Cat Fight Abscess


Cat Fight Abscess – also referred to as CFA, is a common occurrence with those that live in a multi cat household or whose cat ventures outside. Fights are inevitable and unavoidable at times, but what exactly is a CFA?


A CFA is an abscess in a localised area that contains pus due to a bacterial infection.

Pus is an accumulation of fluid, toxins, white blood cells – both living and dead, dead tissue and bacteria. The bacteria involved are Staphylococcus a spherical bacteria that form in grape-like clusters and streptococcus a rod shaped bacteria that causes infections.


To prevent the infection from spreading, the body responds by fighting off the infection with a membrane known as a pyogenic membrane.

As the pus induced area starts to grow, it creates tension under the skin, which in turn, inflames the surrounding tissues. As the abscess grows, the skin starts to thin and eventually the abscess will rupture under the pressure and the pus will drain out.


An abscess can form anywhere in the body that includes under the skin, in the mouth due to poor dental hygiene and in the organs such as the pancreas and liver.

The most common abscess are the ones under the skin and you will see this type of abscess more frequently than the other types mentioned.

The majority of cases seen are caused by a puncture wound, which introduces and traps bacteria under the skin thus causing an abscess to form.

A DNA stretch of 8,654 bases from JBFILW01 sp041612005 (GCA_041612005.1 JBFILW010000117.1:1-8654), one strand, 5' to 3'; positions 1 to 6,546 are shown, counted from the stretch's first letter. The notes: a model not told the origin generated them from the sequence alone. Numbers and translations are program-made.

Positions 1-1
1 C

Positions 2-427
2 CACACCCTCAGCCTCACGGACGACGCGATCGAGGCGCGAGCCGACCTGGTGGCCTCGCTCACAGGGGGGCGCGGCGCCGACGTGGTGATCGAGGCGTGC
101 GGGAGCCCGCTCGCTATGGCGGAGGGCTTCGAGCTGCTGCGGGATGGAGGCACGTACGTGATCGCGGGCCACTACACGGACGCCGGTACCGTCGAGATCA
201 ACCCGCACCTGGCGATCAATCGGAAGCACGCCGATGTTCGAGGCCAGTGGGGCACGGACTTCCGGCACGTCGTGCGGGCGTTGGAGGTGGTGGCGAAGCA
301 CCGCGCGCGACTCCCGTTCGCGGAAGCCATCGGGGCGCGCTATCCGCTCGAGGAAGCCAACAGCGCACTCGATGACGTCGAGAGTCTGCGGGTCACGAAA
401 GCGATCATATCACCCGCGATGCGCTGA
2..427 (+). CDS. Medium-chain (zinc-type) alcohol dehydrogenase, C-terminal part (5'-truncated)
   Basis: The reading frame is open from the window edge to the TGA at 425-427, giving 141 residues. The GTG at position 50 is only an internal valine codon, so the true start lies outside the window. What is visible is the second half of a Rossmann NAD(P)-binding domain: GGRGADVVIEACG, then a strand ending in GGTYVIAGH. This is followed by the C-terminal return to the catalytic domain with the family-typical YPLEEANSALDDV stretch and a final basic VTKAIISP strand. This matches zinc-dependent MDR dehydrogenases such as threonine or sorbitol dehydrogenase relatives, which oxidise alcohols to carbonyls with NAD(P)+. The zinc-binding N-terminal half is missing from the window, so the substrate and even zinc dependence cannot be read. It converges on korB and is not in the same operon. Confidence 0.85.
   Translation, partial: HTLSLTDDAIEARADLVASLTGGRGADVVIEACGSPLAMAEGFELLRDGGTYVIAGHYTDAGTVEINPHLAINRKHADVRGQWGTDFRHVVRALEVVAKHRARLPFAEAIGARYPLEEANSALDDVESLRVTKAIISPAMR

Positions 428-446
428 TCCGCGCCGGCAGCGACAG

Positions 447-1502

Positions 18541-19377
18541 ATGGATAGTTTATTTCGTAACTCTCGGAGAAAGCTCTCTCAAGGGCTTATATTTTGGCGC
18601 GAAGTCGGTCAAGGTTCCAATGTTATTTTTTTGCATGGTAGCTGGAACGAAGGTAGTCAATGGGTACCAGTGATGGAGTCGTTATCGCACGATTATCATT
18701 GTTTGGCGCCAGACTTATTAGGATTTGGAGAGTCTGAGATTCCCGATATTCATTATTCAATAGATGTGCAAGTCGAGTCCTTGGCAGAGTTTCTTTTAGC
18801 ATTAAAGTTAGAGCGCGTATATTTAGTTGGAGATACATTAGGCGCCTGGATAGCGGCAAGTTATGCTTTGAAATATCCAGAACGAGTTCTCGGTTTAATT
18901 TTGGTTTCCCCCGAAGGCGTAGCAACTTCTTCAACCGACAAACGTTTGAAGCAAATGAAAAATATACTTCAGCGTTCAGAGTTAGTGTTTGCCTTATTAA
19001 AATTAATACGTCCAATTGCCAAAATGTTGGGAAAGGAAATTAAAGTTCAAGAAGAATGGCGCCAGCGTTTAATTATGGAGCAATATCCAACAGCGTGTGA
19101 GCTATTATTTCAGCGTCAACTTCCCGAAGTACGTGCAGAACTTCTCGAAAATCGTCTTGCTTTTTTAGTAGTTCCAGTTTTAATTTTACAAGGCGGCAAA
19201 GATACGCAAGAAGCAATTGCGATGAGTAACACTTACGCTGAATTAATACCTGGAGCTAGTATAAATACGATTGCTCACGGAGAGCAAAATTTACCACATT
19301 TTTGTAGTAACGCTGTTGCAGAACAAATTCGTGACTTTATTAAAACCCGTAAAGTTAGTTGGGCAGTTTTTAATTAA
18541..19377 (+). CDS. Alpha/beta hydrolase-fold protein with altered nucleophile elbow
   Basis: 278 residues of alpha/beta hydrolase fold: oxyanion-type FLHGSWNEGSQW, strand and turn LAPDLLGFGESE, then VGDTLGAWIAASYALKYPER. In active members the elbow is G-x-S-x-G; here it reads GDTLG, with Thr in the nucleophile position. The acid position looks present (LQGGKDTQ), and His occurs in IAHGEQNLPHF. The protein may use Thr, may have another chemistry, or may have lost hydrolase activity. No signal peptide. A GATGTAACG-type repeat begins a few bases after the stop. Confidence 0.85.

Bite marks are the main cause of abscesses as the oral cavity - including the teeth - harbour a huge amount of bacteria and once the skin has been ruptured, it becomes an avenue for the bacteria to enter.


Other causes of abscesses include deep scratch marks, puncture wounds from another species, objects that have penetrated the skin can also cause an abscess, grass seeds, thorns and glass are a few examples.


Types of infections.

There are several types of infections that are caused by cat fights. They include:

Abscess – If the size of the bite is covered by loose skin i.e. neck Cellulitis – If the size of the bite is covered by taught skin i.e. – Foot, tail

Septic Arthritis – Infection of the joint space

Osteomyelitis – Infection of the bone

Pyothorax – infection of the chest


Signs of an abscess

Abscesses can be located anywhere on the body. Usually the owner will notice a behavioral change in the cat that warrants a trip to the vet followed by a foul stench.

The common signs of an abscess include:

Temperate (indicates infection)

Loss of appetite

Lethargy

Painful to the touch

Swollen area

Limping

Change in behaviour

Aggression when touched


How to diagnose

Abscesses can be diagnosed with a physical examination. Once the patient’s history has been checked, will narrow down the conclusion. You need to go over the cat thoroughly as abscesses, especially in the early days, are very hard to find. You maybe looking for a puncture wound smaller than a pinhead. If the cat flinches when pressure is being applied to a localised area, chances are the abscess is there. It can take a long time to find a small abscess, but be patient because it will be there.

If the injured cat has not been vaccinated against FeLV or FiV, then it is recommended that the patient receives a test to rule out these infections. All outside cats should be vaccinated against FeLV and FiV.



Cellulitis

Cellulitis results from a deep inflammation of the skin in the area of the wound, with each cell in the skin affected. The skin will feel hot to the touch and there will be localized swelling. The surrounding skin will be firm, and almost always a fever will be present. The cat will become lethargic and depressed.